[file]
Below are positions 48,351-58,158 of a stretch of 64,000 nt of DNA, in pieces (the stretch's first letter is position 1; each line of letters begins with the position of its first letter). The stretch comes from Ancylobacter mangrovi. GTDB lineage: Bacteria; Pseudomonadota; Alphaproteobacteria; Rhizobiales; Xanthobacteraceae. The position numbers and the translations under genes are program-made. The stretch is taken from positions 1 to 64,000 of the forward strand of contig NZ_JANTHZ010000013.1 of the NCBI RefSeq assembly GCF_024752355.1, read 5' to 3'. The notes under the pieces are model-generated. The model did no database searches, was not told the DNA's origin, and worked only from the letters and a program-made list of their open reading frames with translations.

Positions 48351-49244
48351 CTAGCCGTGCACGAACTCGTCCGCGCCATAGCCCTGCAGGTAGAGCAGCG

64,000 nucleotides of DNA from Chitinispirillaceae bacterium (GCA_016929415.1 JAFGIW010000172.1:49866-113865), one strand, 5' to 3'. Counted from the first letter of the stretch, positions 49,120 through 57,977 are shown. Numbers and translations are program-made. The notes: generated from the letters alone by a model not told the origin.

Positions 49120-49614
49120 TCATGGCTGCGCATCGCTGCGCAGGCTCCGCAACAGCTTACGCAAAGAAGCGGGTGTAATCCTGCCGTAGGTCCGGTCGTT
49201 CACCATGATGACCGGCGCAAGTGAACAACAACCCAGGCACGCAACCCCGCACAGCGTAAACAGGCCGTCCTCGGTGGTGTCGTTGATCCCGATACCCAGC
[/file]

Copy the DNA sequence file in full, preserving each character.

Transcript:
Below are positions 48,351-58,158 of a stretch of 64,000 nt of DNA, in pieces (the stretch's first letter is position 1; each line of letters begins with the position of its first letter). The stretch comes from Ancylobacter mangrovi. GTDB lineage: Bacteria; Pseudomonadota; Alphaproteobacteria; Rhizobiales; Xanthobacteraceae. The position numbers and the translations under genes are program-made. The stretch is taken from positions 1 to 64,000 of the forward strand of contig NZ_JANTHZ010000013.1 of the NCBI RefSeq assembly GCF_024752355.1, read 5' to 3'. The notes under the pieces are model-generated. The model did no database searches, was not told the DNA's origin, and worked only from the letters and a program-made list of their open reading frames with translations.

Positions 48351-49244
48351 CTAGCCGTGCACGAACTCGTCCGCGCCATAGCCCTGCAGGTAGAGCAGCG

64,000 nucleotides of DNA from Chitinispirillaceae bacterium (GCA_016929415.1 JAFGIW010000172.1:49866-113865), one strand, 5' to 3'. Counted from the first letter of the stretch, positions 49,120 through 57,977 are shown. Numbers and translations are program-made. The notes: generated from the letters alone by a model not told the origin.

Positions 49120-49614
49120 TCATGGCTGCGCATCGCTGCGCAGGCTCCGCAACAGCTTACGCAAAGAAGCGGGTGTAATCCTGCCGTAGGTCCGGTCGTT
49201 CACCATGATGACCGGCGCAAGTGAACAACAACCCAGGCACGCAACCCCGCACAGCGTAAACAGGCCGTCCTCGGTGGTGTCGTTGATCCCGATACCCAGC